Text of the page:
Pantry Staples

June 9, 2008 at 3:02 pm (*) (, , )

Just for Kibbles.

Anyway, my sister asked what foods I always have on hand for cooking and baking.  A few of you have seen my pantry, but she hasn’t.  So she doesn’t know what a complete disaster it is.  Not to worry: I’m off to organize that as soon as I’m done here.  Unless I find something to make.  Like more zucchini bread (recipe coming soon!).

I digress.  The list.  With notes and hints and tips.  And lots of links.

Coconut Oil

  • use in place of butter on toast, pancakes, waffles, etc…
  • use as oil in most baking recipes
  • low melting point means that in the summer in Phoenix, it’s liquid when sitting on the shelf
  • even though it is a saturated fat, I feel very comfortable using it based on studies I’ve read, research that has been done, etc…; if you wish to read more, start here or here
  • buy unrefined, unhydrogenated, unfractionated; try Spectrum brand, usually found in the baking aisle with other oils

Agave Nectar

  • use in place of refined sugar
  • sweeter than sugar, so you can use less (use 3/4 cup agave for every cup of sugar)
  • low glycemic index means it doesn’t affect your blood sugar as quickly or severely
  • highly soluable and shelf stable
  • mix 1/2 agave, 1/2 pure maple syrup to use on pancakes, waffles, etc…
  • found in the baking aisle next to the honey and sugars
  • click here to learn more

Flax Meal/Flax Seeds

  • high in fiber
  • high in omega-3’s
  • mix 1 T flax to 3 T water and use as a replacement for one egg
  • add it into everything: salads, breads, pastries, cereal, etc…

Tomato Sauce/Paste

  • adds flavor to nearly any dish or casserole
  • tomatoes are high in lycopene, which is an antioxidant
  • easily make your own paste: core a bunch of tomatoes, puree (including seeds), simmer on medium-low for a few (or 8!) hours until paste forms and add your own seasonings if desired, put some in the fridge to use soon, freeze the rest

Beans

  • pinto, black, garbanzo
  • high in protein and fiber
  • more complete protein when eaten with rice
  • cheap ($0.89-1.19/lb)
  • go herefor a tutorial on soaking and cooking beans from scratch…it’s so easy to soak and cook in the crock pot: virtually effortless!
  • soaking reduces flatulence 🙂
  • homemade refried beans are so yummy (recipe coming soon!)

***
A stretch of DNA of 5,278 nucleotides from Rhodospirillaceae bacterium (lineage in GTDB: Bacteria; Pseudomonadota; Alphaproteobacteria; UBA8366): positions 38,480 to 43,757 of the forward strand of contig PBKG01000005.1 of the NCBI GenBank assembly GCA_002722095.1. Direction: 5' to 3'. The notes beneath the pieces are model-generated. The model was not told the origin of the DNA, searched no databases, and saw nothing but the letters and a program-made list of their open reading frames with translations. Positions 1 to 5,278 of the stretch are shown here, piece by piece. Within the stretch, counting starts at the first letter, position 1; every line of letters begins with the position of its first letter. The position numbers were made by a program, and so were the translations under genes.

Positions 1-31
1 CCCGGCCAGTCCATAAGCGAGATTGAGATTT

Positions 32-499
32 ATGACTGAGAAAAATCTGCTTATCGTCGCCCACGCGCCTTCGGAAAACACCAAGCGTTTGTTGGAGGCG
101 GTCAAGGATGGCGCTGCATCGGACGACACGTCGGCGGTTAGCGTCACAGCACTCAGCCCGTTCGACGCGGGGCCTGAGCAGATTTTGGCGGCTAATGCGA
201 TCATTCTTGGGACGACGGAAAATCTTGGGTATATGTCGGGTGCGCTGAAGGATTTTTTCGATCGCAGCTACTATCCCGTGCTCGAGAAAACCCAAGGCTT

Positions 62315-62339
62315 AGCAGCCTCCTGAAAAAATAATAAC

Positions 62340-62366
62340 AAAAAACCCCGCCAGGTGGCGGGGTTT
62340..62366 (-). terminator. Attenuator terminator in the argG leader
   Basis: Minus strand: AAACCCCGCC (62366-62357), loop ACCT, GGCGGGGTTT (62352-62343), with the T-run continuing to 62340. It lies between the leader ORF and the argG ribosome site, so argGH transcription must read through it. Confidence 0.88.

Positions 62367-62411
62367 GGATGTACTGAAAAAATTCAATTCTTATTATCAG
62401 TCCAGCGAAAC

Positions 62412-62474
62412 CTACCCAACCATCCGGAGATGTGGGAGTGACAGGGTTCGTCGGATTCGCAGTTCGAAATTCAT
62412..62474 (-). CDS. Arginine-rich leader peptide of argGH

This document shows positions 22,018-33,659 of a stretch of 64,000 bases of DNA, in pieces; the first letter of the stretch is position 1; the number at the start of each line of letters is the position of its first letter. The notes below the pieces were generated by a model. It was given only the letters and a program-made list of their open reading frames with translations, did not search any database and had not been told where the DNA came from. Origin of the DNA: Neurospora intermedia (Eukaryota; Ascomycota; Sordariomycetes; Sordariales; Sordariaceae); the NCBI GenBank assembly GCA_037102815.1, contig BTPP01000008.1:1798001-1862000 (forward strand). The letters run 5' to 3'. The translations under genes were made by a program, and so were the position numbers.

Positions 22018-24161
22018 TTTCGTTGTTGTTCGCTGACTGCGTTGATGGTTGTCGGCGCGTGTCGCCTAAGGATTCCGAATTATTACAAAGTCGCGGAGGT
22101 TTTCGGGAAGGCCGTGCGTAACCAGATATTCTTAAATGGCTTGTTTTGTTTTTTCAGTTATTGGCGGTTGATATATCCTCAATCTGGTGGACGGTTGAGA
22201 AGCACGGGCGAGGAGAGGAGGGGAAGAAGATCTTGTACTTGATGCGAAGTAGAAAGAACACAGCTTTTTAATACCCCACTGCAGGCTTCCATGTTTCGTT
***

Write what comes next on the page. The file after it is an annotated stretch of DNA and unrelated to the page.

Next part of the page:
• add beans to many dishes and casseroles
  • roasted garbanzo beans are yummy…kinda like corn nuts (recipe coming soon!)

Rice

  • brown, wild, japonica, etc…(no white rice allowed!)
  • high in protein and fiber
  • more complete protein when eaten with beans
  • sprouted rice is just as yummy, but easier to digest..and fun to watch!
  • use with most skillet-type meals, especially those with sauce or juice

Popcorn

  • multi-colored organic popcorn found in the bulk section
  • great, cheap snack for kiddos
  • great, cheap snack for mom (and co-workers!!!)
  • cook on the stove over medium-high heat (7 on my stove) with coconut oil

Almonds (and other nuts)

  • chop and add to any salad
  • chop and add to breads and muffins
  • make almond milk as an alternative to cow’s milk for casein free diet (Ben LOVES almond milk, Kaiya loves to say “walmond milk”)
  • use almond meal (left over from making almond milk) in breads, crackers, muffins, etc…
  • good source of protein
  • good source of good fat

Grapeseed Oil

  • make sure you use expeller pressed
  • better for sauteing than olive oil because it has a higher smoke point (point at which oils begin to break down)
  • very subtle flavor
  • I believe it’s about the same price as olive oil

Coconut Milk

  • perfect gfcf solution for making creamy dishes
  • when stored in the fridge, it’s more solid, but “melts” at room temperature
  • subtle coconut flavor
  • found near the Asian foods

Whole Grain Flours

  • no need to ever have refined white flour in the kitchen: whole wheat pastry flour is an okay substitute, otherwise just use whole wheat
  • gfcf flours include coconut, teff, sorghum, corn, brown rice, millet, buckwheat, amaranth, tapioca, and potato, among others

Spices/Seasonings

  • sea salt
  • cumin
  • paprika
  • turmeric
  • dill
  • pepper
  • pure chili powder
  • etc…

Onions

  • good source of vitamin C, iron, and calcium
  • sauteed onions add so much flavor to almost any dish
  • raw onions, when a mild variety, add flavor to sandwiches, etc…
  • guacamole!
  • salsa!
  • click here to find out how to cut an onion

Nutritional Yeast

  • not Candida albicans
  • good source of B vitamins
  • cheesy, nutty flavor
  • great for gfcf diet to include cheesy taste in casseroles, crackers, etc…

Whew.  That took longer than I thought it would.  Guess the pantry will have to wait until after we are done swimming!

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3 Comments

  1. Wardeh said,

    Great pantry list! You’re so thorough with what you present.

    Love, Wardeh

  2. Staci said,

    Thanks Wardeh!

    I usually look back and think it’s just wordiness! 🙂

  3. nicole said,

    what a great list of ingredients and their benefits!
    if you would like to look at a couple of my favorite sugar substitutes, i have a list on my blog. i will soon begin a list of sugar-free recipes, too!

    cheers to good health!

    myyearwithout.blogspot.com

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